Two series of studies conducted by NCSCPAS [National Center for the Study of Corporal Punishment and Alternatives in the Schools] researchers sought to understand EIPTSD. The first examined the extent of physical and psychological abuse that teachers had experienced when they were students. That research found that between 40 percent and 60 percent of teachers from different samples had developed stress symptoms as a result of being abused by their teachers in elementary or high school. The study helps us to understand that many educators are modeling the abusive teaching techniques of their own teachers.
The second study surveyed students in a high school in suburban Philadelphia (Lambert et al. 1988). The school has students from predominantly middle-class with some lower-middle-class families. We developed a questionnaire that asked students to check as many aspects of their worst school experience as they wished and to check the single worst thing an educator had ever done. Of the 372 teenagers in the sample, 60 percent replied. A summary of the results follows. (The questionnaire is reprinted as appendix C.)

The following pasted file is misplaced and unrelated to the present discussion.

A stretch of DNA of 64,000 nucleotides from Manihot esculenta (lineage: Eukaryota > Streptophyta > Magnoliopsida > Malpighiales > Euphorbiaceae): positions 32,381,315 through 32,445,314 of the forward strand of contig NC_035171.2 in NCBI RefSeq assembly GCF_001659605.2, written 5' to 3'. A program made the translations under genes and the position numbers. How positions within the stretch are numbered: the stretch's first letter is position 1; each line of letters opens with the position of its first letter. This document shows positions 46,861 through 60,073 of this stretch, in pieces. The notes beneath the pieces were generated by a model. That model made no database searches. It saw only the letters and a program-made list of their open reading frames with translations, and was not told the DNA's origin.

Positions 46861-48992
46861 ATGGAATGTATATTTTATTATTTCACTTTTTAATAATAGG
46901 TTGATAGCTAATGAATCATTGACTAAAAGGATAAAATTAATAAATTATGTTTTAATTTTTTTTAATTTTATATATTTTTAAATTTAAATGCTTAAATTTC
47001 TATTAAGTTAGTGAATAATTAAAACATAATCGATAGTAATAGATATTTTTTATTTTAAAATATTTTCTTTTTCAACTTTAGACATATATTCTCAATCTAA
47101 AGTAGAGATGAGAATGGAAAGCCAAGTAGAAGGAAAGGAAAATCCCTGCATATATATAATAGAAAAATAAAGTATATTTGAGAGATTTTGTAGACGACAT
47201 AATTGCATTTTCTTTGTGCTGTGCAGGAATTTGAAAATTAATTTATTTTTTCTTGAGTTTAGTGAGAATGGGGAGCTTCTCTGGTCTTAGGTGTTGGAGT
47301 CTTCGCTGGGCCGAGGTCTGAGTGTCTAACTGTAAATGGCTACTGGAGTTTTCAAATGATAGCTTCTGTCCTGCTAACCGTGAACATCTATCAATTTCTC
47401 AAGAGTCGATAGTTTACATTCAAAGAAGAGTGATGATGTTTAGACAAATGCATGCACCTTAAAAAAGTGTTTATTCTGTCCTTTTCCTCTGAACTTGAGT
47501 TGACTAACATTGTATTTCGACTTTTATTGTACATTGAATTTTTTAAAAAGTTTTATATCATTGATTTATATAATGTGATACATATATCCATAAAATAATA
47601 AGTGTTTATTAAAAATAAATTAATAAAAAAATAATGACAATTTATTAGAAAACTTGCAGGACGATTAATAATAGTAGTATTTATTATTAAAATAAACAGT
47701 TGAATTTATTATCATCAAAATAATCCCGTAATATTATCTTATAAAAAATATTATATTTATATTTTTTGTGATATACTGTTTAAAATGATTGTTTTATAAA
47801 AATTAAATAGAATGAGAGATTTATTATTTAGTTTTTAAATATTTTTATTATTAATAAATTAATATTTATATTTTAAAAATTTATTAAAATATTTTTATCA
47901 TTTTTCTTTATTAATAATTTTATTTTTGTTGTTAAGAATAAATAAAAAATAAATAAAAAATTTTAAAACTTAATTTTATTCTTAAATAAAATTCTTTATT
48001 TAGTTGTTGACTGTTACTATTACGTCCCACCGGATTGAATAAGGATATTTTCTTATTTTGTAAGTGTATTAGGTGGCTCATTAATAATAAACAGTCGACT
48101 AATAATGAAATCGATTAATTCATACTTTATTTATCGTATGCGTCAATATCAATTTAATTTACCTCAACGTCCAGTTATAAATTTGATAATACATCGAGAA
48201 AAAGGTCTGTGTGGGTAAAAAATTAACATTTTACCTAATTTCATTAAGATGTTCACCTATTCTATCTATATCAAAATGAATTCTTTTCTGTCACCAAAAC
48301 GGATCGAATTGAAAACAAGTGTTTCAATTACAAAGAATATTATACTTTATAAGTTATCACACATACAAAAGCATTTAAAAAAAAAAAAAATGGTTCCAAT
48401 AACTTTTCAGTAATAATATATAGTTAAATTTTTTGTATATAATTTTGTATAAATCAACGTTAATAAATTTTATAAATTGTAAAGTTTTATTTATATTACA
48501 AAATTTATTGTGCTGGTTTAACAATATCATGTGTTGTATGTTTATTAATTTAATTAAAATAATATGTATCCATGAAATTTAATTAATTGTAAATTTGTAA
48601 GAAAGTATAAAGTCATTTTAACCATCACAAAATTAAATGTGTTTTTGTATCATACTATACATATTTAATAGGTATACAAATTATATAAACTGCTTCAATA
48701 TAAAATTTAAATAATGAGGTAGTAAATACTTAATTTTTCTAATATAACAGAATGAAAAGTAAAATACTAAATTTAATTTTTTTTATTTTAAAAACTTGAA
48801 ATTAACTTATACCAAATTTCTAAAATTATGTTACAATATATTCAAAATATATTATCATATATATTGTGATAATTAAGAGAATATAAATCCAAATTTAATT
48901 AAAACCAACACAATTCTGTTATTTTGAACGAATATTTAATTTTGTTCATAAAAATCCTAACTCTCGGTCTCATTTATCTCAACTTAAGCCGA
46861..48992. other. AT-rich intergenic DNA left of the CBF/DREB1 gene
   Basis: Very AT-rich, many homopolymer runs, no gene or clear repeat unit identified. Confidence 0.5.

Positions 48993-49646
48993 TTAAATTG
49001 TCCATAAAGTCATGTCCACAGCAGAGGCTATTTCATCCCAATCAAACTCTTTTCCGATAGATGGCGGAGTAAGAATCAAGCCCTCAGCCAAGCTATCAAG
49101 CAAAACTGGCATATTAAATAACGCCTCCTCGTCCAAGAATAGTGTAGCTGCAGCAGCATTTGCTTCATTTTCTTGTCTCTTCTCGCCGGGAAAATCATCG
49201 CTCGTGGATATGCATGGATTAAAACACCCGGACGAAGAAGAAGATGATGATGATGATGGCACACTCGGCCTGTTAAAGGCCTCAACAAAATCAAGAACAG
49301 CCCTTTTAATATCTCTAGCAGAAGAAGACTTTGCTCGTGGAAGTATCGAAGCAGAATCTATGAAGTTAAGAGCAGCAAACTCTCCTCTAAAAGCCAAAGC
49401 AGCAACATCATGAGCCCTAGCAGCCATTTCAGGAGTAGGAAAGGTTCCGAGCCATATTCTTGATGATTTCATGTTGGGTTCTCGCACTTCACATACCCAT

SUMMARY OF RESULTSRidicule. Thirty-four percent of the students reported that they were ridiculed by educators to such an extent that they developed some stress symptoms. The types of ridicule (I) "put you down for not doing well," (2) "made fun of you," and (3) "made you feel that you were not as good as everyone else."
Overly Punitive Sanctions. Twenty-one percent of the students said that their worst school experience resulted from overly punitive sanctions--those that they felt were grossly unfair and/or undeserved. They were: (1) "gave you detention for no reason," (2) "suspended you for no reason," (3) "expelled you from school for no reason," (4) "wouldn't let you go to the bathroom as punishment," (5) "threw things at you like a book, eraser, or something else," and (6) "lied about you so that you got in trouble."
Verbal Assaults. Twenty-one percent of the students said they were severely verbally assaulted. Offenses were (1) "yelled at you" and (2) "said they would do something bad to you (made a threat)."
Physical Assault. Thirteen percent said they were physically assaulted. The assaults included (1) "pinched or squeezed you so that it hurt," (2) "slapped or punched you," (3) "pushed you," (4) "grabbed you hard," (5) "shook you hard," (6) "pulled your ears or hair," and (7) "hit you with a ruler, paddle, or something else."
Isolation/Rejection. Eight percent said they were isolated or rejected. This included (1) "didn't let you be a part of special subjects or activities, such as music, sports, trips, or art," (2) "ignored you," (3) "would not pay attention to you," and (4) "made you stay alone, away from everybody."